In Esthetics, you will learn make-up fundamentals, skin analysis, facial massages, and how to administer the various facials.

Evergreen also offers a nail technician program, a barbering program, and an instructor training program.

About Evergreen Beauty College

Students of all artistic backgrounds are welcomed at Evergreen. Beyond learning foundational and advanced skills in your field of study, you will learn the basics of financial management, the behind-the-scenes business operations, how to communicate with clients and give consultations.

Our staff and instructors offer individualized training to our students. Virtually all students are likely to meet the owners on campus. Our goal is to make students feel they belong and can succeed with dedication and hard work. If you’re interested in attending any of our seven campuses, schedule a tour online today.

If you live near Olympia, Washington, there’s an Evergreen Beauty College near you. For those residing in Kirkland, our North Seattle campus is approximately a 30-minute drive.

Our campuses include:

  • Bellingham
  • Mount Vernon
  • Everett
  • North Seattle-Shoreline
  • Renton
  • Yakima
  • Seattle

FAQ: What type of training do I need to work at a Spa?

What education and training have you undergone to be a hairdresser or esthetician?

In order to work in a salon or spa, students must be licensed. You will need a GED or high school diploma before enrolling at a certified cosmetology program backed by the NACCAS to achieve your license.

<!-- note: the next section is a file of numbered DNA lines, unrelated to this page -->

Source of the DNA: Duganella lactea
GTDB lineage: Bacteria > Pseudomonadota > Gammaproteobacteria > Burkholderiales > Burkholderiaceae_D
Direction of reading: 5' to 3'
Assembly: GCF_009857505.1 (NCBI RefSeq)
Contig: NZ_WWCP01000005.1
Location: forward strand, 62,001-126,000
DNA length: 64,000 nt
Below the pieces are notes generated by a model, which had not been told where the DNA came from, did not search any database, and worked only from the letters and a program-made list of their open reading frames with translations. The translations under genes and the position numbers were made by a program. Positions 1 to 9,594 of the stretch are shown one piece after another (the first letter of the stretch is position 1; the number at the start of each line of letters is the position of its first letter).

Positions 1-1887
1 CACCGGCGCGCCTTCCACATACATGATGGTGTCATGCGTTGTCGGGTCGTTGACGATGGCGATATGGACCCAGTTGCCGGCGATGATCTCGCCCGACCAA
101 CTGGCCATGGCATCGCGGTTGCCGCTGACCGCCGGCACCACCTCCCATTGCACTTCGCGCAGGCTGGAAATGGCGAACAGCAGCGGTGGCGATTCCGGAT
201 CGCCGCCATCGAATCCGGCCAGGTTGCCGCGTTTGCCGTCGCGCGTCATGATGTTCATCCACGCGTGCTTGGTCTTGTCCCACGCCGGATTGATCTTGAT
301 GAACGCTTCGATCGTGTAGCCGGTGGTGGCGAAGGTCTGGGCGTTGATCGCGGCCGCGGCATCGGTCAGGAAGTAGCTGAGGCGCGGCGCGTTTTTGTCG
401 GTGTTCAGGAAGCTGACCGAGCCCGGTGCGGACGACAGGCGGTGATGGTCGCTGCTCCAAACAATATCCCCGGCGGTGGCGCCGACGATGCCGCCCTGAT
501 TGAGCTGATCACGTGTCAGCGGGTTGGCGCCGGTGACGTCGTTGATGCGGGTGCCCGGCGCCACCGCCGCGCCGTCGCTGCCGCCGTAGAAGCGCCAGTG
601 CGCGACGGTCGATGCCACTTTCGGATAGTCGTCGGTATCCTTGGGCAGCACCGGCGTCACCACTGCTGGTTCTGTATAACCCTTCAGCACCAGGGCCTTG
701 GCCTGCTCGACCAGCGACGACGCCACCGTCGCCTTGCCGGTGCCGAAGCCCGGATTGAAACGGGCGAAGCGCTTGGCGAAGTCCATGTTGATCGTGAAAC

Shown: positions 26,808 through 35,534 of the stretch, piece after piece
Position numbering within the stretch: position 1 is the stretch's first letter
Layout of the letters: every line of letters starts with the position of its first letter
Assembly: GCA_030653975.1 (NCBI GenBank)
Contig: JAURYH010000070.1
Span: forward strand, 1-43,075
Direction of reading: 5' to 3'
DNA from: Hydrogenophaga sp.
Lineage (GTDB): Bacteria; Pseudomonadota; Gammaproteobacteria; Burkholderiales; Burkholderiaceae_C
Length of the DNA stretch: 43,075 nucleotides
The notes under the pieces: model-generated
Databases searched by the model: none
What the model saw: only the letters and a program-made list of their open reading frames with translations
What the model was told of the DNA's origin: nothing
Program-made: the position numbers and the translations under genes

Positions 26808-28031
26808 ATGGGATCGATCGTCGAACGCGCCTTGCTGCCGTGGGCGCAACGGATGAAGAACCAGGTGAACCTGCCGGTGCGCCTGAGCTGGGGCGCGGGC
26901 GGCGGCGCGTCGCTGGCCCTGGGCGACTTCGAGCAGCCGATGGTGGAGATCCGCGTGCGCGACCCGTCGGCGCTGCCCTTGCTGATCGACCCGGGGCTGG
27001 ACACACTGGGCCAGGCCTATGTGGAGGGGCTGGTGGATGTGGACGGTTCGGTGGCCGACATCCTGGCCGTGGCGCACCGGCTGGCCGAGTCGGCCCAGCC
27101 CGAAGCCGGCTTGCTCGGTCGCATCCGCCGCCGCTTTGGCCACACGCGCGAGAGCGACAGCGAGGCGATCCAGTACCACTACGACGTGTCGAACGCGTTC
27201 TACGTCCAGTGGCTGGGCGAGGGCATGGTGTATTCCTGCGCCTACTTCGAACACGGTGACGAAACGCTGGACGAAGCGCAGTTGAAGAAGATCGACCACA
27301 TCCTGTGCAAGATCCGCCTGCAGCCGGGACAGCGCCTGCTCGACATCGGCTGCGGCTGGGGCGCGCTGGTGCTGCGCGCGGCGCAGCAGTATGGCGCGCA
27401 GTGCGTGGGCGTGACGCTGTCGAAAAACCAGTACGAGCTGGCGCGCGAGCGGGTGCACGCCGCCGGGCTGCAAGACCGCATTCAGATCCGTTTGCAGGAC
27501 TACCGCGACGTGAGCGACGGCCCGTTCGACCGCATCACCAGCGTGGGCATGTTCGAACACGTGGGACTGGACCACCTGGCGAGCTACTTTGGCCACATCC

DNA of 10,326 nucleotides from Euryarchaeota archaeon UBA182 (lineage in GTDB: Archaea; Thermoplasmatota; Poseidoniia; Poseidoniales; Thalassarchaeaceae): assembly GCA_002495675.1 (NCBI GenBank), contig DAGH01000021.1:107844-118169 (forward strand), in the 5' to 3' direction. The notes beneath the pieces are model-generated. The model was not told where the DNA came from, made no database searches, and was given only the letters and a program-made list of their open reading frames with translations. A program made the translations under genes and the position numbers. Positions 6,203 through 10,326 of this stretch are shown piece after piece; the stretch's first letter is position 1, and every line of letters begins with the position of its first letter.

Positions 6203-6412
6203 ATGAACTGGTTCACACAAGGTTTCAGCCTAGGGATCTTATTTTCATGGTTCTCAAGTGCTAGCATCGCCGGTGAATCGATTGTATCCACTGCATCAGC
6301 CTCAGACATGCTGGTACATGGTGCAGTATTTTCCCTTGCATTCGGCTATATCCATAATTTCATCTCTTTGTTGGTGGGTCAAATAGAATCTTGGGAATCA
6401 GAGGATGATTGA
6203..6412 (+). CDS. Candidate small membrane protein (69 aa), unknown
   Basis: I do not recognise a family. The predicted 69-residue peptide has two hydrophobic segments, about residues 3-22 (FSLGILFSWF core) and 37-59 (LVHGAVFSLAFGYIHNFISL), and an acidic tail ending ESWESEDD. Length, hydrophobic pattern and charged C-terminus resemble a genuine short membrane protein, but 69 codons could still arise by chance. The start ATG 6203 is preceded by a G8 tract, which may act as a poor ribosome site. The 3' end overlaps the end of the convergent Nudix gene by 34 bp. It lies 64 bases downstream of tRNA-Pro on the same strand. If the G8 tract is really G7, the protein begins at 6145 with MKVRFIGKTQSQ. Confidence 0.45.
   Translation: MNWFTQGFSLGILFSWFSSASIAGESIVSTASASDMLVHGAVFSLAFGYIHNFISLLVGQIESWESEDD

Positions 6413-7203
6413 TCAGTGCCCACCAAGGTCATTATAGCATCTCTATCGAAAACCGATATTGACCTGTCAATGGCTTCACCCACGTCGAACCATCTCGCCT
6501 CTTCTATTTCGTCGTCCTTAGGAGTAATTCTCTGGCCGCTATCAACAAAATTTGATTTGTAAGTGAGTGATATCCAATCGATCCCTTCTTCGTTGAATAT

The minimum required school hours for each profession in Washington State are as follows:

  • Cosmetologist: 1,600 hours
  • Barber: 1,000 hours
  • Manicurist: 600 hours
  • Esthetician: 750 hours
  • Master Esthetician: 450 hours
  • Combined Master Esthetician: 1,200 hours
  • Hair Designer: 1,400 hours

Once you complete your program, you will need to enroll for your state exam to become licensed.

How much do estheticians and hair stylists earn in Washington State?

The base median salary for a hairstylist in Washington State is $28.83 hourly, according to Indeed in October 2023. Estheticians’ base median salary in Washington State is $25.12 per hour, and they can earn as much as $55.00 hourly, plus tips, as reported by Indeed in October 2023.

Most clients tip estheticians and hairstylists 20% in both a salon and spa setting.

What are estheticians allowed to do in Washington State?

Licensed estheticians are allowed to use antiseptics, tonics, essential oils, exfoliants, superficial or light peels. Laser treatments can only be performed by a physician.

An esthetician can administer a skin analysis to pinpoint skin types and recommend specific facial and skincare treatments to target problem areas like melasma, acne, pigmentation, dry and dull skin, oily skin, premature aging caused by products, sun damage, or environmental factors.

While estheticians are not medical health providers, they are licensed to perform skin treatments to enhance the skin’s complexion. In a spa setting, estheticians provide waxing, facials, body treatments, makeup applications, and instructions on a recommended skincare regimen based on the client’s skin type and skin issues they would like to resolve. Patients should schedule routine visits with their esthetician for noticeable results.